‘This Is Not an Isolated Incident,’ Says Survivor of Trans Bashing

“This is a symptom. This is much larger than [what happened to me].”

Michael Volz, the transgender person who was attacked on Capitol Hill Wednesday night, spoke to reporters at a Friday afternoon press conference. Joined by trans activist Danni Askini and representatives of the Seattle Police Department, and standing in front of a crowd of supporters, Volz said that what happened to them was typical of the violence trans people face daily.

“This is a symptom. This is much larger than [what happened to me],” they said. “This is not an isolated incident. This is something that happens to our community frequently, and we won’t tolerate it anymore.”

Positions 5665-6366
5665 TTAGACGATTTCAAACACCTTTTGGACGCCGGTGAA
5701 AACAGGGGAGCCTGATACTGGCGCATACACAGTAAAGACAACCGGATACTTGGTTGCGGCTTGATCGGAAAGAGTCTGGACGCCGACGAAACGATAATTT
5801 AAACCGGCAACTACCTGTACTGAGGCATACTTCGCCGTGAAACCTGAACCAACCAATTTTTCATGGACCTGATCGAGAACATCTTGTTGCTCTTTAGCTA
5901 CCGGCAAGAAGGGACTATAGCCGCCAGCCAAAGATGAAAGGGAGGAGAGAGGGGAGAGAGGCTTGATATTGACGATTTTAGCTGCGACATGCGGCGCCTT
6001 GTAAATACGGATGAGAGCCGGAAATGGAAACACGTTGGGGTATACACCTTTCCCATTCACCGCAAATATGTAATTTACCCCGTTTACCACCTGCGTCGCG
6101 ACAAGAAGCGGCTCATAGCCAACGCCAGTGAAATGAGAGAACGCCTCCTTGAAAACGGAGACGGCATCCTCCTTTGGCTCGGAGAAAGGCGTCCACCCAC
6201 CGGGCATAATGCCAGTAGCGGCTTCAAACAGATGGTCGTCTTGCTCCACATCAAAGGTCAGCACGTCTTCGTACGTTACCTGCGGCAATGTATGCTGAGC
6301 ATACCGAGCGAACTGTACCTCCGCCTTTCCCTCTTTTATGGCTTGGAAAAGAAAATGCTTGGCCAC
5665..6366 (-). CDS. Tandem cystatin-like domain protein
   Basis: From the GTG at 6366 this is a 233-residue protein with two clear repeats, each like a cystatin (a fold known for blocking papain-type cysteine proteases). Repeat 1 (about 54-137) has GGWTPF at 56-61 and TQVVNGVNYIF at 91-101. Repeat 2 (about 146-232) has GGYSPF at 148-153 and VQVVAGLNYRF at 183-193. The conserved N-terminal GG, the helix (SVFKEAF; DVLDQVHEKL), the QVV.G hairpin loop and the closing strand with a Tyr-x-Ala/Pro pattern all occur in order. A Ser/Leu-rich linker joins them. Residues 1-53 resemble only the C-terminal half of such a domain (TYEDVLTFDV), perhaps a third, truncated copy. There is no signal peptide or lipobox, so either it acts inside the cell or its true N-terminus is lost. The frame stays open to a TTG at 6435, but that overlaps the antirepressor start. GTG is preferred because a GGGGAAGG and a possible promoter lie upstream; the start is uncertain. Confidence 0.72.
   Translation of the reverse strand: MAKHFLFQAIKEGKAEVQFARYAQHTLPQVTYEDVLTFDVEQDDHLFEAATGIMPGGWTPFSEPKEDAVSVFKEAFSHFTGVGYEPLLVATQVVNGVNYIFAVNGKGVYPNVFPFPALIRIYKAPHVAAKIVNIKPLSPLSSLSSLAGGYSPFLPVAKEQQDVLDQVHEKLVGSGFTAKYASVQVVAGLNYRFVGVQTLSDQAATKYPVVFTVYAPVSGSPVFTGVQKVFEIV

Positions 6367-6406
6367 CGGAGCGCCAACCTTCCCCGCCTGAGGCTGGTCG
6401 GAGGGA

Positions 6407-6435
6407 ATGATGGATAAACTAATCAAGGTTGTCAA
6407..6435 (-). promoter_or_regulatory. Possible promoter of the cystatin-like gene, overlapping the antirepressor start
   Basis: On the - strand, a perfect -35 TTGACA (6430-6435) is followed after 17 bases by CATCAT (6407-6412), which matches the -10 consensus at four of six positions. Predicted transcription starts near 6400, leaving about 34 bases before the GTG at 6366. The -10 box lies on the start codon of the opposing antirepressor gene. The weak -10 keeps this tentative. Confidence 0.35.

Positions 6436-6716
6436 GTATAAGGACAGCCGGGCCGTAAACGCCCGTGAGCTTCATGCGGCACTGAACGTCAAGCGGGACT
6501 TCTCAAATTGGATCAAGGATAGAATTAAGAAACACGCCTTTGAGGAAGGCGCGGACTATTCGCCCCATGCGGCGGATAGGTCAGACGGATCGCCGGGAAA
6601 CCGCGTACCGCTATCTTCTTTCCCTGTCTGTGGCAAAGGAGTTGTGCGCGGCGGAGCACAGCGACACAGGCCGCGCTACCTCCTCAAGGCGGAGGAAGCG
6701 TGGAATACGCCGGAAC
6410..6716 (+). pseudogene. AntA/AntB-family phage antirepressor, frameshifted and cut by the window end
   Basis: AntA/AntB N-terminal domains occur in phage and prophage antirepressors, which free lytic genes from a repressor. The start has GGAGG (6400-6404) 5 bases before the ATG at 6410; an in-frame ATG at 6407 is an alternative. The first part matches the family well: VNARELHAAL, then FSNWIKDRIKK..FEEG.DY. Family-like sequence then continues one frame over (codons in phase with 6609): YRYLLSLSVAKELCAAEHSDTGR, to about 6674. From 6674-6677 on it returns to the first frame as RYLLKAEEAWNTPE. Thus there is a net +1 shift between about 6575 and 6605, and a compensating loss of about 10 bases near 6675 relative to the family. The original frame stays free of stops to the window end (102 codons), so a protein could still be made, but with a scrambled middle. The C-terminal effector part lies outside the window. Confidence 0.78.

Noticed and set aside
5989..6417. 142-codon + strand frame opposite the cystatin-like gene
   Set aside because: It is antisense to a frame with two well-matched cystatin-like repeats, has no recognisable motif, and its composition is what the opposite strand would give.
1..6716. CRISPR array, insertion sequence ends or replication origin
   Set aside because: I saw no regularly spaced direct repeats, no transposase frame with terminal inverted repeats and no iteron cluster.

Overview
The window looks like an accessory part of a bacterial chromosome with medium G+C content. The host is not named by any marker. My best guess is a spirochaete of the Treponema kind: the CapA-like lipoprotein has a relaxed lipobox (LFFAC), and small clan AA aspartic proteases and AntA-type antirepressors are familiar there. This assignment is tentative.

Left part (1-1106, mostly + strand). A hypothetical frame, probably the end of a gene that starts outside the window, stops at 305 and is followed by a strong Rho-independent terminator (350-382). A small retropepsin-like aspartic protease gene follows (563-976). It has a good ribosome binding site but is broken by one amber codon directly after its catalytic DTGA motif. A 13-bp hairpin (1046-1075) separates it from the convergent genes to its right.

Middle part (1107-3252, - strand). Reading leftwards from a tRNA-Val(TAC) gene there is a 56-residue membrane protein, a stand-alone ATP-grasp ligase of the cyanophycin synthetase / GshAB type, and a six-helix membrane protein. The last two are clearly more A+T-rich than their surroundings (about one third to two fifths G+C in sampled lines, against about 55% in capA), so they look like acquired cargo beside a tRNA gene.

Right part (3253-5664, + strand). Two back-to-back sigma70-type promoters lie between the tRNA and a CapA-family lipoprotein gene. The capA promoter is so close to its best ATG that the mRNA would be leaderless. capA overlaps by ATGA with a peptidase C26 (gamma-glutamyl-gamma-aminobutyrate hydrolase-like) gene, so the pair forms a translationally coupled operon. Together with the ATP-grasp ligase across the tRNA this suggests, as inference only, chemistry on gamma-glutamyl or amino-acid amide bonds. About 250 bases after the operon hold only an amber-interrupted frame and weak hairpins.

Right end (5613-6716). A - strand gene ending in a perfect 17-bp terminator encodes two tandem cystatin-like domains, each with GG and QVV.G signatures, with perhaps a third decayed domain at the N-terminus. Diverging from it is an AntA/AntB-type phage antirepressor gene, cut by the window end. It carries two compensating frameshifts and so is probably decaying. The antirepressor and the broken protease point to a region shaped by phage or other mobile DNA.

Asked if they had a message for their community, Volz said, “My message is that you have to reach out and ask your community for help. We’re united. We’re not going anywhere.”

Asst. Chief Carmen Best said that the police are “aggressively pursuing any leads in this case…The police department stands in solidarity with our LGBTQ community and our transgender community.” Asked whether police have any “good leads,” she replied, “We don’t have any good leads at this point, but we are aggressively pursuing everything.”

Askini urged the general public to oppose I-1515, a pending ballot initiative that would require transgender people to use the wrong bathroom. “For the wider community, standing up to Initiative 1515 is the clearest message that we can send as a state” that hate violence against transgender people is not acceptable in Washington State.


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